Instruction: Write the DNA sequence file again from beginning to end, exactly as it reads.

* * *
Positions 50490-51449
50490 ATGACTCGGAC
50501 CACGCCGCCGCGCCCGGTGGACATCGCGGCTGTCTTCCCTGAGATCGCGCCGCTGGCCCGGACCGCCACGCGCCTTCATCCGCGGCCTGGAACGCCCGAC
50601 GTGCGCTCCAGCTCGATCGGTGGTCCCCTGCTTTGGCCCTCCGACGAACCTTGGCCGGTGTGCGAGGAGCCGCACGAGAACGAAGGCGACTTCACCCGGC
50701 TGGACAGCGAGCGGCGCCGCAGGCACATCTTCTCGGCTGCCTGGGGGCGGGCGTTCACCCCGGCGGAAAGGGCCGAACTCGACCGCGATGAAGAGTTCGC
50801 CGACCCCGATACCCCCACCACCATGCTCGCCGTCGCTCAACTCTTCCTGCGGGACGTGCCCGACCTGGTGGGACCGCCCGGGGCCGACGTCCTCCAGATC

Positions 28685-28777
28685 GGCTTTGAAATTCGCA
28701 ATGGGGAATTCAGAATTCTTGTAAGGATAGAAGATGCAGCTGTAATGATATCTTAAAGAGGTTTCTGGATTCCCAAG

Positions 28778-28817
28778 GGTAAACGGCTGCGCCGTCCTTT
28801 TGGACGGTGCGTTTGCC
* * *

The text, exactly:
Positions 50490-51449
50490 ATGACTCGGAC
50501 CACGCCGCCGCGCCCGGTGGACATCGCGGCTGTCTTCCCTGAGATCGCGCCGCTGGCCCGGACCGCCACGCGCCTTCATCCGCGGCCTGGAACGCCCGAC
50601 GTGCGCTCCAGCTCGATCGGTGGTCCCCTGCTTTGGCCCTCCGACGAACCTTGGCCGGTGTGCGAGGAGCCGCACGAGAACGAAGGCGACTTCACCCGGC
50701 TGGACAGCGAGCGGCGCCGCAGGCACATCTTCTCGGCTGCCTGGGGGCGGGCGTTCACCCCGGCGGAAAGGGCCGAACTCGACCGCGATGAAGAGTTCGC
50801 CGACCCCGATACCCCCACCACCATGCTCGCCGTCGCTCAACTCTTCCTGCGGGACGTGCCCGACCTGGTGGGACCGCCCGGGGCCGACGTCCTCCAGATC

Positions 28685-28777
28685 GGCTTTGAAATTCGCA
28701 ATGGGGAATTCAGAATTCTTGTAAGGATAGAAGATGCAGCTGTAATGATATCTTAAAGAGGTTTCTGGATTCCCAAG

Positions 28778-28817
28778 GGTAAACGGCTGCGCCGTCCTTT
28801 TGGACGGTGCGTTTGCC